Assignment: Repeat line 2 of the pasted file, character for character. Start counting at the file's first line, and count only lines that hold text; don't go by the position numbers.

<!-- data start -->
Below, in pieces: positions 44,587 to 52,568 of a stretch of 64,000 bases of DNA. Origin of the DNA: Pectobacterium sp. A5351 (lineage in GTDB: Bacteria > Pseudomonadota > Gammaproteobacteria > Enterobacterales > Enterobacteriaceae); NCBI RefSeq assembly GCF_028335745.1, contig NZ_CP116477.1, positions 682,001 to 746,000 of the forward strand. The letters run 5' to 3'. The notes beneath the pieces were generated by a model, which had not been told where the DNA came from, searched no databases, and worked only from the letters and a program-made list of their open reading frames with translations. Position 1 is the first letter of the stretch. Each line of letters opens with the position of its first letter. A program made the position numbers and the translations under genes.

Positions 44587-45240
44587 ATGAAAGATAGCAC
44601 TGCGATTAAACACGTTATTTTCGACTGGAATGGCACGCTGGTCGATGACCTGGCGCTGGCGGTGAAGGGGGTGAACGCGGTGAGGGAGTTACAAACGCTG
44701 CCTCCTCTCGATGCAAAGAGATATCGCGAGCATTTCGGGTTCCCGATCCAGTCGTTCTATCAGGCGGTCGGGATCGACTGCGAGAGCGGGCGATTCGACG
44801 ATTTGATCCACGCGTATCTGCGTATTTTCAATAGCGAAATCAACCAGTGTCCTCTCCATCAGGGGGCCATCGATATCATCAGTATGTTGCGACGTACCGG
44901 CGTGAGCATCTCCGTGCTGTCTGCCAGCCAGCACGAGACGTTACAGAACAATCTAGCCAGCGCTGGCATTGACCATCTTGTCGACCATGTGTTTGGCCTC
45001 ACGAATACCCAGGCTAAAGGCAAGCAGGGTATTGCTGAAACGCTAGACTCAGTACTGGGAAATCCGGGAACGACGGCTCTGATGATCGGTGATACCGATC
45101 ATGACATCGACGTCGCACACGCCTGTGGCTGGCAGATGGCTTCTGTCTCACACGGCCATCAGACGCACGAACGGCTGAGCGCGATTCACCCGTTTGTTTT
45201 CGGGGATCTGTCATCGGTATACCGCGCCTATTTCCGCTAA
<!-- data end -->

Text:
Positions 44587-45240